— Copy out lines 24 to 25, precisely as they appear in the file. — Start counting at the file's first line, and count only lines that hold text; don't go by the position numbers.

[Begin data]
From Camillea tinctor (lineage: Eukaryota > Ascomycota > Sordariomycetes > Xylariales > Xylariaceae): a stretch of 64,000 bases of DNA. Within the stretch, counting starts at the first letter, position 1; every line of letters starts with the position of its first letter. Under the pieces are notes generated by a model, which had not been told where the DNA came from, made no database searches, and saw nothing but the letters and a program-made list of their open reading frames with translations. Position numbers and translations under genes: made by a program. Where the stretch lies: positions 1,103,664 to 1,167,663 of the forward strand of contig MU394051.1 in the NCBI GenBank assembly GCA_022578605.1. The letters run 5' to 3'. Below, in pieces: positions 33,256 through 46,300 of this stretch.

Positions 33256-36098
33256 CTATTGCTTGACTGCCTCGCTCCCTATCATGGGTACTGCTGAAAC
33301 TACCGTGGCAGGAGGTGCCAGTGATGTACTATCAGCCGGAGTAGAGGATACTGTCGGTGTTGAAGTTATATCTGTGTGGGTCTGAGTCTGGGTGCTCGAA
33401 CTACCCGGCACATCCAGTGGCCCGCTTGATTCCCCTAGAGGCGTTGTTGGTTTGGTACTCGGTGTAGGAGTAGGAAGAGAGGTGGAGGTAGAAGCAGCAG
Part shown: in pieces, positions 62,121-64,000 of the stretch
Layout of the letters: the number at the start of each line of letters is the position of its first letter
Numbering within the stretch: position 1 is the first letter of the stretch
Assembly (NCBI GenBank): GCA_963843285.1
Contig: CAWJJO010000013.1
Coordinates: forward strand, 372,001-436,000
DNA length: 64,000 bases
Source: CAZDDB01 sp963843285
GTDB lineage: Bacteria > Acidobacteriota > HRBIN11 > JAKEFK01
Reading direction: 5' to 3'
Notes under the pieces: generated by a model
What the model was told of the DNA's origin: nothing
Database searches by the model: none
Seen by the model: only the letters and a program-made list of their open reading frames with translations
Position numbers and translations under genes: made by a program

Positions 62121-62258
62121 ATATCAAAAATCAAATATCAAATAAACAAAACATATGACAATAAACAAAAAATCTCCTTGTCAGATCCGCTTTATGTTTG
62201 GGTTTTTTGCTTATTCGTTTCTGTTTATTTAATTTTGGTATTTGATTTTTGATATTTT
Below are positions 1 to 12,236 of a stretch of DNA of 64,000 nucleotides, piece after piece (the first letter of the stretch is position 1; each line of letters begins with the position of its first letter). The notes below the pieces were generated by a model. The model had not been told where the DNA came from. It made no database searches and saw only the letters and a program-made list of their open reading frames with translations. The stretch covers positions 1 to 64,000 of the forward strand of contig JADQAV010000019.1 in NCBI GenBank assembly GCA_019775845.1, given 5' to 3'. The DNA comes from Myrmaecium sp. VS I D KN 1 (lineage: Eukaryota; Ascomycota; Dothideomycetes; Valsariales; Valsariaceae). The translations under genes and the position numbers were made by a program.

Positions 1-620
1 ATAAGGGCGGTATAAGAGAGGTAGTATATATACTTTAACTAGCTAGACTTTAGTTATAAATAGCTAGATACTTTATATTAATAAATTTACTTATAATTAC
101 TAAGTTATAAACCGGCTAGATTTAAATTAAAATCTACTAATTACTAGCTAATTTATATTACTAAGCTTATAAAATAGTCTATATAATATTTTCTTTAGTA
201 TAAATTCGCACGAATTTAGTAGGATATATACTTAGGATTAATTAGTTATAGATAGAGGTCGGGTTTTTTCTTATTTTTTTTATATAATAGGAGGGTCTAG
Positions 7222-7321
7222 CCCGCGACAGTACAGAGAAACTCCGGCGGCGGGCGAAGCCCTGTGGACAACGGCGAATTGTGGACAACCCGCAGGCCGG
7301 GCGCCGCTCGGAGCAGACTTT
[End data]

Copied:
Below are positions 1 to 12,236 of a stretch of DNA of 64,000 nucleotides, piece after piece (the first letter of the stretch is position 1; each line of letters begins with the position of its first letter). The notes below the pieces were generated by a model. The model had not been told where the DNA came from. It made no database searches and saw only the letters and a program-made list of their open reading frames with translations. The stretch covers positions 1 to 64,000 of the forward strand of contig JADQAV010000019.1 in NCBI GenBank assembly GCA_019775845.1, given 5' to 3'. The DNA comes from Myrmaecium sp. VS I D KN 1 (lineage: Eukaryota; Ascomycota; Dothideomycetes; Valsariales; Valsariaceae). The translations under genes and the position numbers were made by a program.

Positions 1-620